This unbiased review is based upon a complimentary copy provided by the publisher.

 

Content Warning:

Language, Sexual Situations

I, Eliza Hamilton

I, Eliza Hamilton Book Cover I, Eliza Hamilton
Susan Holloway Scott
Fiction
2017-09
400

In this beautifully written novel of historical fiction, bestselling author Susan Holloway Scott tells the story of Alexander Hamilton's wife, Eliza--a fascinating, strong-willed heroine in her own right and a key figure in one of the most gripping periods in American history. "Love is not easy with a man chosen by Fate for greatness . . ." As the daughter of a respected general, Elizabeth Schuyler is accustomed to socializing with dignitaries and soldiers. But no visitor to her parents' home has affected her so strongly as Alexander Hamilton, a charismatic, ambitious aide to George Washington. They marry quickly, and despite the tumult of the American Revolution, Eliza is confident in her brilliant husband and in her role as his helpmate. But it is in the aftermath of war, as Hamilton becomes one of the country's most important figures, that she truly comes into her own. In the new capital, Eliza becomes an adored member of society, respected for her fierce devotion to Hamilton as well as her grace. Behind closed doors, she astutely manages their expanding household, and assists her husband with his political writings. Yet some challenges are impossible to prepare for. Through public scandal, betrayal, personal heartbreak, and tragedy, she is tested again and again. In the end, it will be Eliza's indomitable strength that makes her not only Hamilton's most crucial ally in life, but also his most loyal advocate after his death, determined to preserve his legacy while pursuing her own extraordinary path through the nation they helped shape together.

 

Review:

“I, Eliza Hamilton” is a beautifully written historical romance about one of our favorite families.  While it is fiction, the historical aspects are well-done and thoroughly researched.  It felt as though you were right there with them as history happened.  While it’s listed as an adult novel, if you have an advanced middle school history buff they will enjoy it.  Highly recommended!

This unbiased review is based upon a complimentary copy provided by the publisher.

The Agony of Bun O’Keefe

The Agony of Bun O'Keefe Book Cover The Agony of Bun O'Keefe
Heather Smith
Razorbill Canada
2017-03

Little Miss Sunshine meets Room in this quirky, heartwarming story of friendship, loyalty and discovery.

It's Newfoundland, 1986. Fourteen-year-old Bun O'Keefe has lived a solitary life in an unsafe, unsanitary house. Her mother is a compulsive hoarder, and Bun has had little contact with the outside world. What she's learned about life comes from the random books and old VHS tapes that she finds in the boxes and bags her mother brings home. Bun and her mother rarely talk, so when Bun's mother tells Bun to leave one day, she does. Hitchhiking out of town, Bun ends up on the streets of St. John's, Newfoundland. Fortunately, the first person she meets is Busker Boy, a street musician who senses her naivety and takes her in. Together they live in a house with an eclectic cast of characters: Chef, a hotel dishwasher with culinary dreams; Cher, a drag queen with a tragic past; Big Eyes, a Catholic school girl desperately trying to reinvent herself; and The Landlord, a man who Bun is told to avoid at all cost. Through her experiences with her new roommates, and their sometimes tragic revelations, Bun learns that the world extends beyond the walls of her mother's house and discovers the joy of being part of a new family -- a family of friends who care.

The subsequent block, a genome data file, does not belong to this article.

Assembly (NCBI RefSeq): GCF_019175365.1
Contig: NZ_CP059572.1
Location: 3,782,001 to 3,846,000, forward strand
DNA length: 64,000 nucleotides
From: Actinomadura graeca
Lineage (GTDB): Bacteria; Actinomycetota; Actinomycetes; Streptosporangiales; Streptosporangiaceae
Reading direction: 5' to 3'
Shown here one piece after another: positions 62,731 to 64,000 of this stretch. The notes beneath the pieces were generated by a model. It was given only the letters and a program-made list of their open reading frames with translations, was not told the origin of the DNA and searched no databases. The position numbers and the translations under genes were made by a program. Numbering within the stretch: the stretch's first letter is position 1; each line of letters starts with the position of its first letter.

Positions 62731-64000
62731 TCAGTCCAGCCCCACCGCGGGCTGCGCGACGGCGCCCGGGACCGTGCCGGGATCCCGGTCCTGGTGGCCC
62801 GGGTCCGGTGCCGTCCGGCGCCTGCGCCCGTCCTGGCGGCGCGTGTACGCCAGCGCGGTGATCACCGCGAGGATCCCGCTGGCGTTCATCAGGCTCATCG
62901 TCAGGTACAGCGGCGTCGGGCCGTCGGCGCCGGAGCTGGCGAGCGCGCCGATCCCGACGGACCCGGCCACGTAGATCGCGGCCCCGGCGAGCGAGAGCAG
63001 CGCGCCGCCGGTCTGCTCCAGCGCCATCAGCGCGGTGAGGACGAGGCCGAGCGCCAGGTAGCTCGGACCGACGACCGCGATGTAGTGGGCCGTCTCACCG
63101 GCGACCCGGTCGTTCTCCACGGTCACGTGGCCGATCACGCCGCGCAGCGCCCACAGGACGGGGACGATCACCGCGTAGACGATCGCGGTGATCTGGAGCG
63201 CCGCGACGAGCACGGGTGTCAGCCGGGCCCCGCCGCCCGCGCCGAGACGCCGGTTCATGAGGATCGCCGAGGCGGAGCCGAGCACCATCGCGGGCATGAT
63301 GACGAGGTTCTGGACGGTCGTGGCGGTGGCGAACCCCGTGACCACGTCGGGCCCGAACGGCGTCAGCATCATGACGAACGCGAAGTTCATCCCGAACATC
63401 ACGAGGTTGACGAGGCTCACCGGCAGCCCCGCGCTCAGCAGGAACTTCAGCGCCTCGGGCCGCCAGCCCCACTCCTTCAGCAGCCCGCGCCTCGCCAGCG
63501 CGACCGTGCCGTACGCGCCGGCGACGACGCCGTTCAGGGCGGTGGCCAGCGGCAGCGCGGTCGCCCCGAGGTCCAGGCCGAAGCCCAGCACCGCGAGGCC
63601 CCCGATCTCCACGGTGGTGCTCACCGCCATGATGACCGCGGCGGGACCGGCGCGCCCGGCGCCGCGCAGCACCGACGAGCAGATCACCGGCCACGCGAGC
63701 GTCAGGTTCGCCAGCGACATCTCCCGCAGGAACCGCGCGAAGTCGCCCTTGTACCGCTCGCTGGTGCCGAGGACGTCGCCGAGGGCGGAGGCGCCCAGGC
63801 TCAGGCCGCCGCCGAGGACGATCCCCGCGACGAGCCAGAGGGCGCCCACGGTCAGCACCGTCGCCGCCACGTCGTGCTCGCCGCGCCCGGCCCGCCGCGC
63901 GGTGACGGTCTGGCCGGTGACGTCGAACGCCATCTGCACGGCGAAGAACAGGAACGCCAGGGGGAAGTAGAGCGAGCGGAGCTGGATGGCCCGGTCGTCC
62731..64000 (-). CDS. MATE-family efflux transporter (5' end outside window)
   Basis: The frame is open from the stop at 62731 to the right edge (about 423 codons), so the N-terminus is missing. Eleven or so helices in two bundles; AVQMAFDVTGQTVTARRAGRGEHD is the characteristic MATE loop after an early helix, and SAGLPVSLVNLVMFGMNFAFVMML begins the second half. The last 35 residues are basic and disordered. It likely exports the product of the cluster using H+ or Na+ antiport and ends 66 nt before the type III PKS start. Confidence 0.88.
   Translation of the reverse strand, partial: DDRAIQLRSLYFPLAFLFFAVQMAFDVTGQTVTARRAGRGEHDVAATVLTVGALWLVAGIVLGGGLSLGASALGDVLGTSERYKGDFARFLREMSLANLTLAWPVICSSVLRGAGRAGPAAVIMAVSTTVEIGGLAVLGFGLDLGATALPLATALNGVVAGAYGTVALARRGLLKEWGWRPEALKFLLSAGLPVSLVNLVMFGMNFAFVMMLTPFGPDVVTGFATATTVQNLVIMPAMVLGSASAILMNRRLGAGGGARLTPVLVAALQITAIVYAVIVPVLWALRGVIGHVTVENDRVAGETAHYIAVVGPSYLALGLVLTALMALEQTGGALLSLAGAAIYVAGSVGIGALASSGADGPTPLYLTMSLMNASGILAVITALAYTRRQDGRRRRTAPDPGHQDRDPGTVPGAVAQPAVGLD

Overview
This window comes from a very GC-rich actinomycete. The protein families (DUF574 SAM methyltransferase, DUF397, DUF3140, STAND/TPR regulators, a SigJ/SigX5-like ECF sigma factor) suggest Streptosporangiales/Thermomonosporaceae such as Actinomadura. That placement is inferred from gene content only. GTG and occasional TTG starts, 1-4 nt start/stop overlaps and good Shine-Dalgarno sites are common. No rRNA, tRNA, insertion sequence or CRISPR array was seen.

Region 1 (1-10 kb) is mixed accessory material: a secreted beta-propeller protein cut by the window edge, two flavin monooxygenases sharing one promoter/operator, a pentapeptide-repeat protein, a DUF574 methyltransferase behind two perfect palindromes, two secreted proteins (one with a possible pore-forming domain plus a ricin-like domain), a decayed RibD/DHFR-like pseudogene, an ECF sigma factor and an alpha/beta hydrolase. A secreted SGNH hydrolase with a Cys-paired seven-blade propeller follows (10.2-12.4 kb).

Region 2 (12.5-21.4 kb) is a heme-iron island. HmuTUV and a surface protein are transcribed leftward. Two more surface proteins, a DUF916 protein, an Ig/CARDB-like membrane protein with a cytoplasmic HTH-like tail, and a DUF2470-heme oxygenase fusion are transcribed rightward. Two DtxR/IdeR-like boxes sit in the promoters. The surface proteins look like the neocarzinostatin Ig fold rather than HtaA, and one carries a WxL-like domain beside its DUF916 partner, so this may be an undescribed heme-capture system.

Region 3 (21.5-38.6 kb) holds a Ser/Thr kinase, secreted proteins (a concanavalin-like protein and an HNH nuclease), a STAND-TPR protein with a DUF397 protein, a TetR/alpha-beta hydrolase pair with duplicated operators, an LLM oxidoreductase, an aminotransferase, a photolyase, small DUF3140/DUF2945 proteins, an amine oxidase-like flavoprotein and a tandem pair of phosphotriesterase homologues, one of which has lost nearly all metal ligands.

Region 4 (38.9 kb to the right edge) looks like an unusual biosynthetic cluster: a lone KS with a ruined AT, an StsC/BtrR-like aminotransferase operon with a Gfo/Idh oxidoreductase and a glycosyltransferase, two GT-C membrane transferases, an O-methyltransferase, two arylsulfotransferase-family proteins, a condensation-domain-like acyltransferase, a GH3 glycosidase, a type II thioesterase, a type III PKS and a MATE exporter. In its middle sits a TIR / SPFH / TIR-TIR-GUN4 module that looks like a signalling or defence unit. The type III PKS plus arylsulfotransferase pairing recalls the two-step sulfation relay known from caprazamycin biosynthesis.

Review:

I fully recognize that I am in the minority here, but I did not like “The Agony of Bun O’Keefe” at all.  The main character bothered me, even though she was supposed to be one I felt sympathetic toward.  There were good issues brought up, but there were way too many and it made the whole thing seem crowded and rushed.  The only things I liked about it was the character of “Busker Boy” and the diversity.

This unbiased review is based upon a complimentary copy provided by the publisher.

 

Content Warning:

Language, Sexual Abuse, Sexual Situations, Child Abuse, Verbal Abuse, Emotional Abuse, Racist Language, Violence

The Border

The Border Book Cover The Border
Steve Schafer
Young Adult Fiction
Sourcebooks Fire
September 1, 2017
368

One moment changed their lives forever. A band plays, glasses clink, and four teens sneak into the Mexican desert, the hum of celebration receding behind them. Crack. Crack. Crack. Not fireworks—gunshots. The music stops. And Pato, Arbo, Marcos, and Gladys are powerless as the lives they once knew are taken from them. Then they are seen by the gunmen. They run. Except they have nowhere to go. The narcosresponsible for their families' murders have put out a reward for the teens' capture. Staying in Mexico is certain death, but attempting to cross the border through an unforgiving desert may be as deadly as the secrets they are trying to escape...

 

Review:

Words cannot describe how important I think “The Border” is for everyone from middle grade up to read.  The story really put a face on the plights of those crossing the US border from the south.  The author did meticulous research and took great care to tell the story in an easy to understand manner.  This would be perfect for classroom and child/parent discussions.  It’s also a good choice for reluctant readers and those looking for diversity in their books.  Highly recommended.

This unbiased review is based upon a complimentary copy provided by the publisher.

 

Content Warning:

Language, Brief Sexual Situations, Violence, Underage Smoking

Blood and Ink

Blood and Ink Book Cover Blood and Ink
Stephen Davies
Young Adult Fiction
Charlesbridge Teen
September 19, 2017
224

Kadija is the music-loving daughter of a guardian of the library in the ancient city of Timbuktu, Ali is a former shepherd boy, trained by Islamist militants--and both are caught up in the war in Mali and on opposite sides of the stuggle to save the sacred Sufi manuscripts that the militants want to destroy.

 

Review:

“Blood and Ink” is a book that I can’t say that I enjoyed, but I did find it important and educational.  It covers the true story of what happened in Timbuktu in 2012.  The story is told in alternating points-of-view, one being that of a local resisting the invasion, and the other being that of a young fighter for a branch of Al-Qaeda.  It’s well-written and really made me think about what is going through the minds of those suffering in these situations.  Even though it takes place in our recent past, it’s just as important today.

This unbiased review is based upon a complimentary copy provided by the publisher.

 

Content Warning:

Language, Sexual Situations, Violence